8 Days in the Sacred Valley


The Sacred Valley was the heart of the Incan empire – it is a stunningly lush and beautiful stretch of the best agr noicultural land in the region. The valley was not actually a part of the empire, but was owned personally by the emperor himself. We spent 8 days exploring the valley, including a visit to it’s most famous site, Machu Picchu. We find a ridiculous number of awe-inspiring places.

*Author’s note: Cuzco, described in the last post, is also technically in the Sacred Valley.


Martha, Charlie, J and I start with a quick visit to the town of Pisaq, where we stop in at the Sunday market. Above, a market stall selling traditional skirts. The traditional clothing here is similar to what we saw in Bolivia, but with a much heavier emphasis on handmade fabrics and embroidery, beautiful weaving patterns, and bright colors.


Further exemplifying the love of color, in Ollantaytambo, we happen upon a festival conclusion and the four of us line a second-story balcony and squee over all the dance troops lined up in the main square in their full finery for an awards ceremony. There were some fantastic hats and masks in attendance, as well as a lot of sequins and color.


Visiting the ruins above Ollantaytambo. This beautiful town is famously the site where the Incans fled after the Spanish took Cuzco. Much of  the town is laid out with it’s original Incan stone streets and buildings.


The main attraction: Machu Picchu! J and I decide to skip the tourist bus and hike up to the ruins, then continue right on up to Machu Picchu Montaña. At the summit, we are almost 2,000 ft above the Machu Picchu ruins. The valley spreads out below us like folding green velvet and the views are spectacular.


After descending back down to Machu Picchu itself, we spend all day exploring the ruins with our excellent tour guides, Martha and Charlie, before bussing down and taking the evening train back to Ollantaytambo.

We feel a bit contradictory about our visit to Machu Picchu. On the one hand, it is ridiculously touristed. And as a result, the site and nearby village have both evolved into strict, inhospitable places with inflated prices and lots of rules. For example, the one-way pathways on the site are rigidly enforced, and sitting is discouraged. In order to use the bathroom or eat, one has to descend all the way to the bottom of the hill to exit the site, then wait in line to re-enter again, which can only be done three times. Usually, we would avoid a place like this like the plague.

On the other hand, this place is magical. Looking down at the ruins from above, it makes sense to me that the Incans chose this site for an important temple – the mountains circle Machu Picchu in a way that feels religious. Once exploring the ruins up close, they are fantastically built and fantastically well-preserved. While I may not recommend a visit to every traveller, I’m glad we had the opportunity to experience this place (and even got away with a clandestine picnic, complete with surprise wine Martha pulled out of her backpack after a full day of walking around!).

Other sites:


Incan agricultural lab at Moray. This particularly steep series of descending terraces allowed for experimentation with planting crop varieties at different elevations and climates. The findings here informed planting across the region.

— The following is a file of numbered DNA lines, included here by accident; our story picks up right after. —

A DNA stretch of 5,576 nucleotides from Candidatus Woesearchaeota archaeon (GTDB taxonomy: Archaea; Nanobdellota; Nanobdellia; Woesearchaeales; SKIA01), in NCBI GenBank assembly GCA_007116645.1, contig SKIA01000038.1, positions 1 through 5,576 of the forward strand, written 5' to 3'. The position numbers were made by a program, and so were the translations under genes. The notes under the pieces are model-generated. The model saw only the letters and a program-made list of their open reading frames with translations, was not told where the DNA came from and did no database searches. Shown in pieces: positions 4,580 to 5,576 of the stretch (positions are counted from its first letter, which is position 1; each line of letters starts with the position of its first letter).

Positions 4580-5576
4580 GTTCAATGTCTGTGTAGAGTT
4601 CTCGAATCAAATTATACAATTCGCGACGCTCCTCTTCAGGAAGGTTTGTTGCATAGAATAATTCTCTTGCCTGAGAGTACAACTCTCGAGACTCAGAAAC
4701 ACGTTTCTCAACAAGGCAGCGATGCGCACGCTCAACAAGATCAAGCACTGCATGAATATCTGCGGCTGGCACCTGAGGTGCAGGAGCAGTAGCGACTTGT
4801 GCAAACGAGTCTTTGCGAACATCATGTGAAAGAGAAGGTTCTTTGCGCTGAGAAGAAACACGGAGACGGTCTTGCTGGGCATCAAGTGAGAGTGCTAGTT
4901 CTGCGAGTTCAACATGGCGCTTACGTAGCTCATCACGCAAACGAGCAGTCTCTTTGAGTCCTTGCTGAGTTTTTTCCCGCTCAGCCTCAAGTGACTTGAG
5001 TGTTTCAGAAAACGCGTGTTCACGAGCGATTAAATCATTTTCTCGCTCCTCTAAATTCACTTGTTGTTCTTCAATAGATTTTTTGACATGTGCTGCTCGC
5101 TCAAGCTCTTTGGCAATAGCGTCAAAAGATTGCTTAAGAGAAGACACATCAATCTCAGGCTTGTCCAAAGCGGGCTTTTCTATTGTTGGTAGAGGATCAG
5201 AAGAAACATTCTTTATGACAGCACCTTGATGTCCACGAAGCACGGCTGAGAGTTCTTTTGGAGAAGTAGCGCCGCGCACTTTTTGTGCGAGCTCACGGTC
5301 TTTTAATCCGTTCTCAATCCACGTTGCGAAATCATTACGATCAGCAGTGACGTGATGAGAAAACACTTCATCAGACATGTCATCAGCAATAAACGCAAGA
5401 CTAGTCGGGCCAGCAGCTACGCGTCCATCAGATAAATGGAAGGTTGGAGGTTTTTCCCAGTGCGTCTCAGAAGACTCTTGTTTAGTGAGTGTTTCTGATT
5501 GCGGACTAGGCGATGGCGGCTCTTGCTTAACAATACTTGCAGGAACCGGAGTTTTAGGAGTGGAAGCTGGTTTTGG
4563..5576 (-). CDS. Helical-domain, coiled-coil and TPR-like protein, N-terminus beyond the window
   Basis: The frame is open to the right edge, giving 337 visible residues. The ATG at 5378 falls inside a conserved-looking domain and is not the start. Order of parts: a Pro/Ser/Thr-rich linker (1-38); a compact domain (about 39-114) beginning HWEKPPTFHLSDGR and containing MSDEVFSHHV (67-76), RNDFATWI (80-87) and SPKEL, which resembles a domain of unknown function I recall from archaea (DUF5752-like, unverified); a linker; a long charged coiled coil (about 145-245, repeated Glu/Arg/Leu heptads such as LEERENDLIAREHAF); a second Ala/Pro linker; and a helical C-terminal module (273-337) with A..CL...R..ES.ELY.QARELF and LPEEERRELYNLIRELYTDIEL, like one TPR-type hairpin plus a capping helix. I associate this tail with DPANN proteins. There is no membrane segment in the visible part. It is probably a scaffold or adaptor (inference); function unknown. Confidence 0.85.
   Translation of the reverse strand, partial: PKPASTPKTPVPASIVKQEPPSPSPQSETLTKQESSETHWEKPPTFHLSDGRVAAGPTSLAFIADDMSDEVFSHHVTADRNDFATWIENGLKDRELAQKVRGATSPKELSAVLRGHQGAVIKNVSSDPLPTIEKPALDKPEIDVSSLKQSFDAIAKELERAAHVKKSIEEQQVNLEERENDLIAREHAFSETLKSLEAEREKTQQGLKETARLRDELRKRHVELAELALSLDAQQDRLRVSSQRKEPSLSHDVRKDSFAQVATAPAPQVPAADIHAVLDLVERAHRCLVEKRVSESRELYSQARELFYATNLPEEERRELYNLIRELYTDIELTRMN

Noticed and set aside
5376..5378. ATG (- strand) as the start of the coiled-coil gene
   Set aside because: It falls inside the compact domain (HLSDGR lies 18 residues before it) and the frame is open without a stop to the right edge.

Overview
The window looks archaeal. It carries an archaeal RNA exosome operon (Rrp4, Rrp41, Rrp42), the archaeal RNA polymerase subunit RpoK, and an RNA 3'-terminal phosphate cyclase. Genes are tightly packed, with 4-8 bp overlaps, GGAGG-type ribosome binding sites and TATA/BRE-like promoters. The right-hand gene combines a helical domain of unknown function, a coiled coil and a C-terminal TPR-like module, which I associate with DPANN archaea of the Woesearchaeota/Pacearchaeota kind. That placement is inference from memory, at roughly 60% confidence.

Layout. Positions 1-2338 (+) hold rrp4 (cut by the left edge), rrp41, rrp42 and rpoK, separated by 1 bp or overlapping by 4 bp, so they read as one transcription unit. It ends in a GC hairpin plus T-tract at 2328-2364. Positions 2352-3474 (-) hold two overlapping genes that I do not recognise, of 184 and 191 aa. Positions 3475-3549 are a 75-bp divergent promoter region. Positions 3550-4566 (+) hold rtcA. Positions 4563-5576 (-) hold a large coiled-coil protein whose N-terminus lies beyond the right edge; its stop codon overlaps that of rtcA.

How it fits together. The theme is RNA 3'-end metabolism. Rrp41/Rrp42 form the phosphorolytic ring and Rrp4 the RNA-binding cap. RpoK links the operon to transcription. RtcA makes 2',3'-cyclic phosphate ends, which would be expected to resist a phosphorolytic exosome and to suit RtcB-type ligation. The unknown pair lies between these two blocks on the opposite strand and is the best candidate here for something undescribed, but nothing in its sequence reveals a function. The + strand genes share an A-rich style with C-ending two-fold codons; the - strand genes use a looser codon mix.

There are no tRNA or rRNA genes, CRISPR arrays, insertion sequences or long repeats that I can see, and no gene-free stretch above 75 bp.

Maras Salineras. A salty spring here has been harvested for thousands of years, and the terraced pools date to pre-Incan civilizations. The stream is funneled into carefully worked pools, where the water evaporates, allowing for harvest of the salt crystals. The pools and the entire operation is completely owned by Maras residents. If someone is unable or unwilling to continue the (highly labor-intensive) upkeep on their pool, it is taken back by the community and reallocated. In a country like Peru with a lot of internationally owned or financed operations, it is refreshing to see an example of a local operation continuing in it’s traditional methods while adapting to tourism opportunities and thriving.


We return to Cuzco to bid farewell to Martha and Charlie – we had a great time travelling with them and living it up for a couple of weeks! They head off to the Amazon and we head back to Pisaq for a little rest and relaxation. . . Where we meet up with Cantor-side Aunt and Uncle Susan and Jim!


We home base in Pisaq for four days and do a number of great hikes. After travelling around the valley so much by bus and car, it’s wonderful to be able to get a little closer and see it on foot.


Hiking to the Pisaq ruins, high above the town.


Susan and J, hiking champs. Our theme for these few days seemed to be that we consistently picked a place on the map and decided to get there – how hard could it be? And then quickly discovered that it was in fact, very hard. Despite the high elevation, steep, difficult terrain, and lack of good maps and information, we had a whale of a time.


J, hiking to the Marway Lakes. This hike took us to the high 4,000-low 5,000 meter elevation range (to our infinite surprise).



On our fourth day, tired of all the hiking, we rented bikes and took off along the river for what we hoped would be a relaxing, flat jaunt to a nearby town. A wrong turn, several cornfields, and a stubborn bull later, we yet again realized our foolishness.


Jim and Susan, under J’s power-posing tutelage. A fantastic few days of adventuring – just the way we like it!

Next up: Huaraz and the Cordillera Blanca!


Lots of love!!

C and J


2 thoughts on “8 Days in the Sacred Valley

  1. Hi, I just heard from Jim & Susan. I thought you were going to miss each other. They are glad they circled back and met you. They had a blast traveling with you. Jim told me about the travails of vacationing at 14,000′-15,000′. They said you’re heading for a mountainous place next! Keep safe. Love, Dad

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